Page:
Finland's exports will decrease by almost 10% in 2020 due to contracting export markets. As the acute phase of the pandemic gradually recedes, the world economy and the Finnish export markets will begin to recover (Chart 5). Finnish exports will recover from their slump in 2020 on the back of export markets and grow by some 6% in 2021. In 2021–2022, exports will grow only slightly slower than the export markets. Finnish exports will catch up with growth in the export markets with a slight delay in 2023. Finland's goods exports are centred on capital and intermediate goods, and global uncertainty will hamper investment at the beginning of the forecast period. Overall, exports are expected to recover reasonably well over the next few years from the slump caused by the COVID-19 pandemic.

Over the next few years, imports will grow at roughly the same rate as exports. One of the factors contributing to import growth is that the Finnish export industry uses plenty of foreign raw materials and intermediate goods. The recovery of private consumption and investment will also increase imports, especially at the end of the forecast period. Net exports, i.e. the difference between imports and exports, will not contribute much to growth during the forecast period. The current account will remain in deficit in the forecast years, on average at around 0.5% of GDP.

Chart 5.

Public debt will grow substantially

The general government fiscal balance relative to GDP will deteriorate almost as sharply in 2020 as in the recession in 2009 caused by the Global Financial Crisis. In 2020, the deficit will be around 7% relative to GDP, from which it will gradually decrease to just over 2% in 2023 (Chart 6).

Chart 6.

Coronavirus-related measures to combat the epidemic and support the economy, increased unemployment expenditure, and expenditure increases under the Government Programme will all significantly raise public spending in 2020. At the same time, population-ageing will sustain the annual growth in the need for services. Public investment will increase in the forecast period due to, for example, infrastructure projects and municipal authorities’ construction investments.

Revenue from taxes and tax-like payments will decrease in 2020, especially value added tax, corporate tax and employers' social security contributions. Index adjustments of earned income tax and a lowering of the industrial electricity tax will also reduce tax revenue. On the other hand, the public finances will be strengthened over the forecast horizon by tightening of certain indirect taxes, such as fuel taxes.

Out of general government, the central government bears the heaviest burden of the COVID-19 crisis. The state strongly supports municipal authorities through public transfers and changes in tax parameters, thereby temporarily strengthening the fiscal position of local government. Social security funds will temporarily post a deficit, but soon return to surplus.

In addition to the cyclical situation and accommodative fiscal policy, central government capital injections and tax payment arrangements with eased terms also directly raise public debt, even though they have no impact on the deficit. The general government debt-to-GDP ratio will increase by about 9 percentage points in 2020 compared with 2019. By 2023, the debt ratio will rise to 74% (Chart 7).

Chart 7.

Supply and cyclical conditions

The recession caused by the coronavirus pandemic has been less severe than anticipated, but potential growth will nevertheless slow temporarily. As a result of the second wave of the pandemic, investment will decrease further, and the recovery of the labour market will be delayed. Growth in the capital stock and labour will remain modest during the forecast period.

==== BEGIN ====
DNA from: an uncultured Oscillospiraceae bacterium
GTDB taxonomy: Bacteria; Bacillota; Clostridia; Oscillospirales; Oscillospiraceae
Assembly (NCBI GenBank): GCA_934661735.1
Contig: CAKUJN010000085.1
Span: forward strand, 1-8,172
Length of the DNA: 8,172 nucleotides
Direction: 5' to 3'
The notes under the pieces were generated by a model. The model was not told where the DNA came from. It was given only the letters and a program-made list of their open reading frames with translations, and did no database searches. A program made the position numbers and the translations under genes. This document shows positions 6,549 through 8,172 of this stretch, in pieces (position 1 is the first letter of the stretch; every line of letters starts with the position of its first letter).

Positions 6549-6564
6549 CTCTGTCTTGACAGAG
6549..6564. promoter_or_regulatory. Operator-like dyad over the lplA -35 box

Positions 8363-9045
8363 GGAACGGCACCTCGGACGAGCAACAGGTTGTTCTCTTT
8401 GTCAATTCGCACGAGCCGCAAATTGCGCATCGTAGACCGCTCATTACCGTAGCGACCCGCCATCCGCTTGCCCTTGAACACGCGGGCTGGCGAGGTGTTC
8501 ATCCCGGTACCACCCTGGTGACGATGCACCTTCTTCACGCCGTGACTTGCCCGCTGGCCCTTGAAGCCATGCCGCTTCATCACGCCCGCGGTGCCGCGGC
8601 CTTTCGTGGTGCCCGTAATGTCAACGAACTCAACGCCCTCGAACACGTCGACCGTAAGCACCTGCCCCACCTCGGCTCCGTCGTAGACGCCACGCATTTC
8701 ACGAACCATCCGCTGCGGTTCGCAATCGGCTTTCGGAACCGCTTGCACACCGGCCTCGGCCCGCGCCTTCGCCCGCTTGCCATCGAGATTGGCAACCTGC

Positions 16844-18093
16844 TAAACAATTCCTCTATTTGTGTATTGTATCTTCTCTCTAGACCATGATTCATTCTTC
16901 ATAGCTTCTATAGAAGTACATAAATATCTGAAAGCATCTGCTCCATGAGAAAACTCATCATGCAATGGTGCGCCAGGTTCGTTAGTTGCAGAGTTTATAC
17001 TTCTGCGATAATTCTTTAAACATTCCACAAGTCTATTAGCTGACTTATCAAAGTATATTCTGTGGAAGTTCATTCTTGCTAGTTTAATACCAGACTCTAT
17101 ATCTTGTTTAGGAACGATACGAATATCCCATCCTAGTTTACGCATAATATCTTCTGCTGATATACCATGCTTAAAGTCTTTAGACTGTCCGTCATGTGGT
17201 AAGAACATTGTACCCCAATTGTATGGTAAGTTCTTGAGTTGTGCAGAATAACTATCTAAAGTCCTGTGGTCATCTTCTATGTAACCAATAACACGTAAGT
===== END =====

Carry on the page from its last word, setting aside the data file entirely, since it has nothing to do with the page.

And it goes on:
Employment will recover slowly

The labour market will recover slowly from the pandemic and the associated containment measures. The employment rate will decrease by one percentage point in 2020, but in 2021–2023 will increase by some 1.5%, to slightly over 73%. The number of employed at the end of the forecast period will be some 7,000 persons higher than in 2019. The unemployment rate will climb to 8.3% in 2021 and will decrease gradually, to 7.4% in 2023.

Employment weakened significantly in spring during the first wave of the pandemic, as demand collapsed due to the containment measures and health concerns related to the spread of the virus (Chart 8). As the first wave of the pandemic receded at the end of the second quarter of 2020, employment improved markedly in the third quarter. In spring, the increase in unemployment was smaller than the decrease in the number of persons employed, reflecting the large number of furloughs. The number of those on full-time furlough reached a peak in May and was approximately 170,000, and in October the number of persons furloughed was still nearly 60,000. 

The labour market remains weak, despite the recovery in employment from the levels in spring when employment contracted. In late 2020, employment growth will decline as a result of the second wave of the coronavirus epidemic. In the early part of the forecast period, uncertainty will dampen both household propensity to consume and employers’ courage and possibilities of creating new jobs. Employment expectations also began to decline in autumn 2020. All the leading labour market indicators are weak, and the continued sluggishness of economic growth and the unaltered structural challenges similarly point to a slow recovery in employment. The working-age population will continue to shrink in 2020 and in the years to come, and there will be mismatch problems between vacant jobs and unemployed jobseekers. The turning of furloughs into permanent job losses and prolonged unemployment spells will slow the recovery of the labour market during the forecast period.